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Detailed Report on U.S.-Mexican Relations
Emphasis on Borderlands
46. [BORDERLANDS]. MEXICO (Republic). MINISTERIO DE RELACIONES EXTERIORES. Memoria que en cumplimiento del precepto constitucional presentó al octavo Congreso de la Union en el primer periodo de sus sesiones Juan de Dios Arias, oficial mayor encargado del Ministerio de Relaciones [wrapper title] Memoria del Ministerio de Relaciones. 1875.Mexico: Imprenta del “Eco de Ambos Mundos,” Hospital Real número 3, 1875. [1-3] 4-79 [1, blank], ,  2-3 [1, blank],  2-18,  2-4,  2-4,  2-3 [1, blank],  2-7 [1, blank], [1-3] 4-69 [1, blank], ,  2-22, ,  2-38,  pp., 4 folded tables. Folio (34.2 x 24.5 cm), recent half brown calf over marbled boards, spine gilt lettered and decorated, raised bands, with original upper purple printed wrapper bound in. Wrapper clumsily recolored and slightly wrinkled and stained. Interior very fine, untrimmed and partly unopened.
First edition of a very important, detailed report that reveals much about U.S.-Mexican relations at the time. Not in Palau or other standard sources. See Latin America: A Guide to Economic History 2885 (similar imprint, but dated 1874). Included as Anexo 1 is the well-known Borderlands report, Informe de la Comisión Pesquisidora de la Frontera del Noroeste; see: Adams, Guns 1108. Adams, Herd 558 & 2264. Graff 2765. Howes I32. Palau 119576–119578.
Although the author states that relationships with the U.S. remain basically sound and cordial (p. 13), the text through page 49 is filled with a litany of troubles that the U.S. wants Mexico to address and some that Mexico wants the U.S. to address. Most troubling are the frequent robberies and killings of U.S. citizens living in Mexico, some of which occur in broad daylight and with which the Mexican authorities seem to make little progress in solving, to the U.S.’s frustration. The recounting of these atrocities and their resolution takes up most of the discussion. To the contrary, the old problem of Native American raids into Sonora is addressed (pp. 27-30), a situation that Mexico declares the U.S. is not doing enough to prevent. Finally, Mexican cross-border raids from Matamoros into Corpus Christi drew vigorous U.S. protests and even rumors of a U.S. invasion to stop the problem. The main discussion ends on p. 75, most of the text having been taken up at that point with issues between Mexico and the U.S.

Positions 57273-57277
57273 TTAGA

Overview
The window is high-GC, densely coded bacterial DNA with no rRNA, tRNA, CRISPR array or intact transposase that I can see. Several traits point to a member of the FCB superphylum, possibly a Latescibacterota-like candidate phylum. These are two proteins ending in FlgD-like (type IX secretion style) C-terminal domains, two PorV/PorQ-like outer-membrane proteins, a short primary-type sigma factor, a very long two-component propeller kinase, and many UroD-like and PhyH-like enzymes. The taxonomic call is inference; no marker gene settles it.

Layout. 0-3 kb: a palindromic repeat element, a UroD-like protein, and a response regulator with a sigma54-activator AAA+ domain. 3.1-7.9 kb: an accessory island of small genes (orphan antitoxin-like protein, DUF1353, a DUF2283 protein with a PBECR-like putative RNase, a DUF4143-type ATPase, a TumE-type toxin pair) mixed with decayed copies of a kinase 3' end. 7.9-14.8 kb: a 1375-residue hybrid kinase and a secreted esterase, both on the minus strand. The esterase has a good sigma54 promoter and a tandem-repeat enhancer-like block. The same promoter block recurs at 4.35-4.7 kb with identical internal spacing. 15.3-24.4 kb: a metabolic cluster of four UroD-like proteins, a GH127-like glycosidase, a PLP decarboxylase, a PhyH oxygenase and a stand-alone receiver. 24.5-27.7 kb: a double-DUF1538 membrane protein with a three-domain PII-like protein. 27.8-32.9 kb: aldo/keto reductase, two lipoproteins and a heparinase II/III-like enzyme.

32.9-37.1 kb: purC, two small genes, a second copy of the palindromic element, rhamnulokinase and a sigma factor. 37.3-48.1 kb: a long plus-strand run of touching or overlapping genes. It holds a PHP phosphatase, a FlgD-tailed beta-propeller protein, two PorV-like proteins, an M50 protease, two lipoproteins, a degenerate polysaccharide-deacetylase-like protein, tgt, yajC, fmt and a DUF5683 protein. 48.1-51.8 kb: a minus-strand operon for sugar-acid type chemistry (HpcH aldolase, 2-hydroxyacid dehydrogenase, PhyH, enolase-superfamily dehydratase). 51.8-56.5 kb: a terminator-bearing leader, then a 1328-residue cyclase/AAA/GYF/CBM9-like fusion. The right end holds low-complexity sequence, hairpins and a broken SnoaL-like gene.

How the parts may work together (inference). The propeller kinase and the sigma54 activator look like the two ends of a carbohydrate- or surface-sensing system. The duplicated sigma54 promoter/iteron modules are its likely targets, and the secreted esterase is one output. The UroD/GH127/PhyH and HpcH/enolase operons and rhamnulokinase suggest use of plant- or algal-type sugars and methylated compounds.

The remaining text consists of appendixes and printings of various documents, including the 1875 treaty establishing the Comisión Mista, which was formed to settle claims between the two countries. Two of the folded tables list all the claims of both Mexican and U.S. citizens against the other country that were decided by the Comisión. Also included is a long report from the never-ending Comisión Pesquisidora concerning depredations and crimes committed by the U.S. and its citizens against the Mexican populace (pp. -69).
In addition to those reports, there are numerous other documents and discussions of Mexico’s relations with Guatemala, for example, and European powers. Diplomatic ties with other countries are strengthened through the ratification and designation of treaties and conventions.
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